By Nikolai Vanyov
2021 offered us a lot of everything. We started it in a situation of lockdown and the second wave of the coronavirus pandemic, before witnessing the summer opening, the phase of optimism, which this time was quickly transferred not only to financial markets and macroeconomic environment, before the end of the year the Omicron strain surprised us - first with its virulence, then with the hopes that Covid-19 may finally become endemic.
Financial markets seemed to be moving in tune with these waves and news. The past year has left us with record high levels of most of the major indices measuring capital markets, but also at the crossroads on the main returns on government debt. It also left us with unprecedented levels of inflation from the global financial crisis in 2009 and many issues hidden beneath them, most of which concern not only investment and markets, but also global development in general.
On this background, what are the expectations for the markets in 2022 and what could be the investment strategies to optimize these expectations.
Inflation and monetary policies
Undoubtedly, this is the topic of the past year, but it will continue to be the leading one this year as well. The latest data on rising consumer prices were at shocking levels of 6.2% in the US and "only" 2.43% for the euro area (where much more regulated prices are observed, for example electricity prices in Bulgaria, Greece, etc.). Although ECB President Christine Lagarde is reluctant to admit it, inflation is far from temporary. And this time on the west coast of the Atlantic, they seem far more adequate in their actions (at least as far as Jerome Powell at the head of the Fed acknowledged that part of the inflation may not be "temporary").
In fact, the phenomenon is changing the situation to such an extent that it even managed to accomplish one of the dreams of Lagarde's predecessor at the head of the ECB - Mario Draghi: pursuing more stimulating fiscal policies (for example business aid against high energy prices, which the EC does not have to consider as State aid).
Source: Bloomberg Professional
Source: Bloomberg Professional
No economist, or at least one with classical and fundamental views, can and will deny that the main factor in inflation is over-stimulating monetary policies, zero and negative interest rates and their "sweeping" of deep economic problems. The balance sheets of the main central banks are at record levels, and it will be crucial for the financial markets in 2022 how active the monetary institutions are in the fight against inflation. In fact, the focus may shift to how active central banks can be without imposing excessive systemic risks on financial systems.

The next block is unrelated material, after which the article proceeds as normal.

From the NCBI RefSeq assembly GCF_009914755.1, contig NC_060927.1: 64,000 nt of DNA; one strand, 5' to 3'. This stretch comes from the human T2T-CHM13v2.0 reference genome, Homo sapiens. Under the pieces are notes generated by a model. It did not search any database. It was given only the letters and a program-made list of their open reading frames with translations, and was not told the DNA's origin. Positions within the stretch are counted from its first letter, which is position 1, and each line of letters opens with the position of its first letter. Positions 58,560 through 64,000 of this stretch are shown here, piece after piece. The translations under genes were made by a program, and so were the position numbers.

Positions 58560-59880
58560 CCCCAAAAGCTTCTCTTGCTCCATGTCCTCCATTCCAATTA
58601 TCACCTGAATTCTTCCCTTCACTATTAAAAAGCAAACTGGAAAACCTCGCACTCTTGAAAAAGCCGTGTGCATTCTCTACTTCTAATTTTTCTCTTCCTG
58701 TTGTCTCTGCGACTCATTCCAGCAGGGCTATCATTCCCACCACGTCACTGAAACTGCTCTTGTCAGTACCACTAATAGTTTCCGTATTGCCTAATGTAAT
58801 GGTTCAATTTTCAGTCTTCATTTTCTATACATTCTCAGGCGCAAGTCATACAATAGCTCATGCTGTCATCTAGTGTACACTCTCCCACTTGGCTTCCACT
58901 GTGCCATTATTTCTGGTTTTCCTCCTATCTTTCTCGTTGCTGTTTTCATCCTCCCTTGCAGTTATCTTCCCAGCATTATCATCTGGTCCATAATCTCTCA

Describing the main expectations for 2022, we must move on to the expectations for the financial markets for the year so that we can conclude with the strategies to apply to them. The mixture of increased inflation expectations, increased money supply and economic optimism lays the perfect foundation for growth in capital markets.
New peaks and records are more than expected, and it is possible that in the first quarter we will see the S&P 500 above the key level of 5,000 points, and the German DAX - over 17,000 points. Equities will definitely continue to be one of the most sought-after defenses against inflation, and economic optimism will continue to add fuel to their growth. Moving along the classical line of the theory of financial markets, if for cloud instruments a cloudless year is emerging, then for debt ones the storm seems certain. The state securities, especially these with the least credit risk (for example the German bunds) are a bad investment in years with high inflation expectations. The real yield on German securities at the beginning of January was below -2.50% for ten-year bonds, that on US Treasuries - below -4.5% (taking into account only the latest dimensions of inflation, regardless of expectations for the whole period). However, these instruments are key to the stability of the banking, pension, insurance and other systems, so given that they play a key role in liquidity-absorbing policies, high volatility is expected in their markets, but not projected growth of profitabilities (and declines in their prices).